• The central NAT feature in not enabled by default.
  • If central NAT is enabled, the NAT option under IPv4 policies is skipped and SNAT must be done via centralsnat-map. The IPv4 policy list and dialog boxes have messages and redirection links to show this information. l If NGFW mode is policy-based, then it is assumed that central NAT (specifically SNAT) is enabled implicitly.
  • The option to toggle NAT in central-snat-map policies has been added. Previously it was only shown in NGFW policy-based mode.
  • In the central SNAT policy dialog box, the port mapping fields for the original port have been updated to accept ranges.
  • If per VDOM NAT is enabled, NAT is skipped in firewall policy. l The central SNAT window contains a table of all the central SNAT policies.

Sample configuration

To enable or disable central SNAT using the CLI:

config system settings set central-nat [enable | disable]

end

When central NAT is enabled, Policy & Objects displays the Central SNAT section.

To create central SNAT using the GUI:

  1. In Policy & Objects > Central SNAT.

The right pane displays a table of Central SNAT entries.

  1. To create a new entry, click Create New in the right pane. To edit an entry, double-click the policy you want to edit.
  2. To set the Incoming Interface, click + in that field.
  3. In the pane on the right, select an interface to add it. You can select multiple interfaces.
  4. To set the Outgoing Interface, click click + in that field.
  5. In the pane on the right, select an interface to add it. You can select multiple interfaces.
  6. To set the Source Address, click click + in that field.
  7. In the pane on the right, select an address to add it. You can select multiple addresses.
  8. To set the Destination Address, click click + in that field.
  9. In the pane on the right, select an address to add it. You can select multiple addresses.
  10. In NAT > IP Pool Configuration, select either Use Outgoing Interface Address or Use Dynamic IP Pool.

If you select Use Dynamic IP Pool, click + and select which IP pool to use.

  1. Select one of the following Protocol
    • ANY. Use any protocol traffic. l TCP. Use TCP traffic only. Protocol number is set to 6. l UDP. Use UDP traffic only. Protocol number is set to 17. l SCTP. Use SCTP traffic only. Protocol number is set to 132.
    • Specify. You can specify the traffic filter protocol by setting the protocol number.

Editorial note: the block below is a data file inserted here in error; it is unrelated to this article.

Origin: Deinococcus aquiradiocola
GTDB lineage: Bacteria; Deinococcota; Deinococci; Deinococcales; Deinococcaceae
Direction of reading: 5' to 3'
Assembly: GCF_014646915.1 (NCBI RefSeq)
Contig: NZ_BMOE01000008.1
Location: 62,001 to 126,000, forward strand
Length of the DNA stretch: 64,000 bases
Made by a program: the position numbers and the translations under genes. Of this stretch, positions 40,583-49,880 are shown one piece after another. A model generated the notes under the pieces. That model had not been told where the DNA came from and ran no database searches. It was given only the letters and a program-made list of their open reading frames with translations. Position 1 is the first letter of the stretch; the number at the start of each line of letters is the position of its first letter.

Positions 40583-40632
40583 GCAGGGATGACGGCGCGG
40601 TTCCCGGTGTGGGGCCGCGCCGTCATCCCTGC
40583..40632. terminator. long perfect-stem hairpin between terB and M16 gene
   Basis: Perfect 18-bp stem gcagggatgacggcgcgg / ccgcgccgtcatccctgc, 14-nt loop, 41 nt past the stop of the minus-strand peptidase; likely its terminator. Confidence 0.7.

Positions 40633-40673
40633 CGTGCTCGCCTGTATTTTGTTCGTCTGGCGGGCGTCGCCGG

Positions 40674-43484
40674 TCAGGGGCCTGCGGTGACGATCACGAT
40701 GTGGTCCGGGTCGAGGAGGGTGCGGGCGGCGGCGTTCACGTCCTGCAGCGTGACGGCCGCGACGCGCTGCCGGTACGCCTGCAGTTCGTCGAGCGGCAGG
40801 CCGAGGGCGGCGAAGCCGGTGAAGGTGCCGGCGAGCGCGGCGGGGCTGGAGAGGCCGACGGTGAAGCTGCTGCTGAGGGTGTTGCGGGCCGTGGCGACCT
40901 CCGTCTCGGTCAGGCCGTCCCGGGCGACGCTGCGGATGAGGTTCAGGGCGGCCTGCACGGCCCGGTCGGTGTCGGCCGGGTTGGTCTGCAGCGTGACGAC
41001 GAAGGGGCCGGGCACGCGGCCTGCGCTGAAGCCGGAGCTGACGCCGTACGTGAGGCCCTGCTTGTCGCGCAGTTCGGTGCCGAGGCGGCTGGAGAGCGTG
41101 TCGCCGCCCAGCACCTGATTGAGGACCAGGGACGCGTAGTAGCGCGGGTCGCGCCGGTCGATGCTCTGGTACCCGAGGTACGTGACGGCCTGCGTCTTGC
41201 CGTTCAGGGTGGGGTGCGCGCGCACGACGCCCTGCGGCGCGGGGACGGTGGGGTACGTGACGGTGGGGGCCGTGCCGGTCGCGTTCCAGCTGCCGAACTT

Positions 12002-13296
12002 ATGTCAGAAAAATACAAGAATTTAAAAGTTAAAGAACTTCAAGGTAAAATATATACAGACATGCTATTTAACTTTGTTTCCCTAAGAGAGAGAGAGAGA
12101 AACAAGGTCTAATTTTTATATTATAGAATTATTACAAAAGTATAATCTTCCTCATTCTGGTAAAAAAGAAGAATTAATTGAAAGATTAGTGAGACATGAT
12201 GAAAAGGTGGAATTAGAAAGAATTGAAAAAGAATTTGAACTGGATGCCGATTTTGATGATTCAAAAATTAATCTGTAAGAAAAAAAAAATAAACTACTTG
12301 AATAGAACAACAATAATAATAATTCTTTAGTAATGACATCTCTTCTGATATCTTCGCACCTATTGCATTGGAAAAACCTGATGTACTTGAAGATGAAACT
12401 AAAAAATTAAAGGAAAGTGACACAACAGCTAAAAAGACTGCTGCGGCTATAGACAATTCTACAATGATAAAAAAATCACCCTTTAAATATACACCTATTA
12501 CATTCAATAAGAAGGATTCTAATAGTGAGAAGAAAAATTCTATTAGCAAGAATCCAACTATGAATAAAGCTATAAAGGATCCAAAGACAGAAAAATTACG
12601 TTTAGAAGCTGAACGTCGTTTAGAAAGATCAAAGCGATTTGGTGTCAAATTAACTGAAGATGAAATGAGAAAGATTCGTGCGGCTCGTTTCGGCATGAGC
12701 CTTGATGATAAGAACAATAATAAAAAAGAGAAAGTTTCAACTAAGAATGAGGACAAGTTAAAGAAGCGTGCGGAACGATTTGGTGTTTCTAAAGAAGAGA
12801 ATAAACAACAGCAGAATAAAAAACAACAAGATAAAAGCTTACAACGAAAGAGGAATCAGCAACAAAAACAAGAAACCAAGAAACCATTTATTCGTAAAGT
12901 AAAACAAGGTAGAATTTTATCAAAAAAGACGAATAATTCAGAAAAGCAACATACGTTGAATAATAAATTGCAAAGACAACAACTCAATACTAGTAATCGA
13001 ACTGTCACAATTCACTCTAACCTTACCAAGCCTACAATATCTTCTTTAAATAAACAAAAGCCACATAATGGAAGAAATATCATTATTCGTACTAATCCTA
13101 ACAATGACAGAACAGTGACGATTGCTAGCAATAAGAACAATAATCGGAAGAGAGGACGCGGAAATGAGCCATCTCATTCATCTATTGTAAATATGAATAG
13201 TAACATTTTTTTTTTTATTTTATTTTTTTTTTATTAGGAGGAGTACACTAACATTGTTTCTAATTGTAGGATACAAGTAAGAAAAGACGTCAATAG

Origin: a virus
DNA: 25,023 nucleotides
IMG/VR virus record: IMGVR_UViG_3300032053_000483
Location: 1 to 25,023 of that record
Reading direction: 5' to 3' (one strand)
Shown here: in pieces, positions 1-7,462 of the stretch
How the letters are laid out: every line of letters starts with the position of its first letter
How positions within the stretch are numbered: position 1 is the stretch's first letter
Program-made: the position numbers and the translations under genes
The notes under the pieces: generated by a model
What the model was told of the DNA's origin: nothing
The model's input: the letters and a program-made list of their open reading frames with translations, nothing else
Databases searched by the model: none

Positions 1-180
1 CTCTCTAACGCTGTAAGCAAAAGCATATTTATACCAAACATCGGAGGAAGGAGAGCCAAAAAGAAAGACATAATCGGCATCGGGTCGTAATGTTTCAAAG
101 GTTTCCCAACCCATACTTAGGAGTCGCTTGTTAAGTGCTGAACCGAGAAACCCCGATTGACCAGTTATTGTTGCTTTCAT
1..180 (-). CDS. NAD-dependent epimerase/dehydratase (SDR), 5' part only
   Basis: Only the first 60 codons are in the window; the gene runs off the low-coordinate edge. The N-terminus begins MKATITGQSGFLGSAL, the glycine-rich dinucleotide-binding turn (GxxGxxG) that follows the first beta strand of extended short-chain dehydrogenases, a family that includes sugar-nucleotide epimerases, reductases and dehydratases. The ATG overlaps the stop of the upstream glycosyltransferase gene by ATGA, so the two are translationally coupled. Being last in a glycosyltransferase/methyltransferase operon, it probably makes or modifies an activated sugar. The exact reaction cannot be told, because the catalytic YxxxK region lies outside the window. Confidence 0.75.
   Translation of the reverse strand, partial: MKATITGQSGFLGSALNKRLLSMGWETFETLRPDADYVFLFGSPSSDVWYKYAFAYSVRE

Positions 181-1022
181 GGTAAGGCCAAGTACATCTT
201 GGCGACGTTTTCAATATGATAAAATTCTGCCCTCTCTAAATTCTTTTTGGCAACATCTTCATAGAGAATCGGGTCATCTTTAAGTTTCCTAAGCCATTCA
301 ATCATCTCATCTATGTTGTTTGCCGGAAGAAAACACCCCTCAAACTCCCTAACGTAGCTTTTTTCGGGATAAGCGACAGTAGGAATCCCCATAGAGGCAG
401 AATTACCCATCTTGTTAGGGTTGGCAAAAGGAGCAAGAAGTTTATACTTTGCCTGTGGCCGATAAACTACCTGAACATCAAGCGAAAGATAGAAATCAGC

2. If you use the Overload type of IP pool, you can enable Explicit Port Mapping.
    1. If you enable Explicit Port Mapping, set the Original Source Port to the start number of the source port range.
    2. Set the Translated Port to the start number of the translated port range.
  3. Click OK.

To configure central SNAT using the CLI:

config firewall central-snat-map

edit <policyID number>set status [enable|disable] set orig-addr <valid address object preconfigured on the FortiGate> set srcintf <name of interface on the FortiGate>

set dst-addr <valid address object preconfigured on the FortiGate> set dstintf <name of interface on the FortiGate> set protocol <integer for protocol number> set orig-port <integer for original port number> set nat-port <integer for translated port number> set comments <string>

end

To set NAT to be not available regardless of NGFW mode:

config firewall central-snat-map edit 1 set orig-addr “192-86-1-86” set srcintf “port23” set dst-addr “192-96-1-96” set dstintf “port22” set nat-ippool “pool1” set protocol 17 set orig-port 2896-2897 set nat enable

end

To hide NAT port if NAT IP pool is not set or if NAT is disabled:

config firewall central-snat-map edit 1 set orig-addr “192-86-1-86” set srcintf “port23” set dst-addr “192-96-1-96” set dstintf “port22” set nat-ippool “pool1” set protocol 17 set orig-port 2896-2897 set nat disable

end

To change original port to accept range:

config firewall central-snat-map edit 1

set orig-addr “192-86-1-86” set srcintf “port23” set dst-addr “192-96-1-96” set dstintf “port22” set nat-ippool “pool1” set protocol 17 set orig-port 2896-2897 (help text changed to: Original port or port range).

set nat-port 35804-35805

end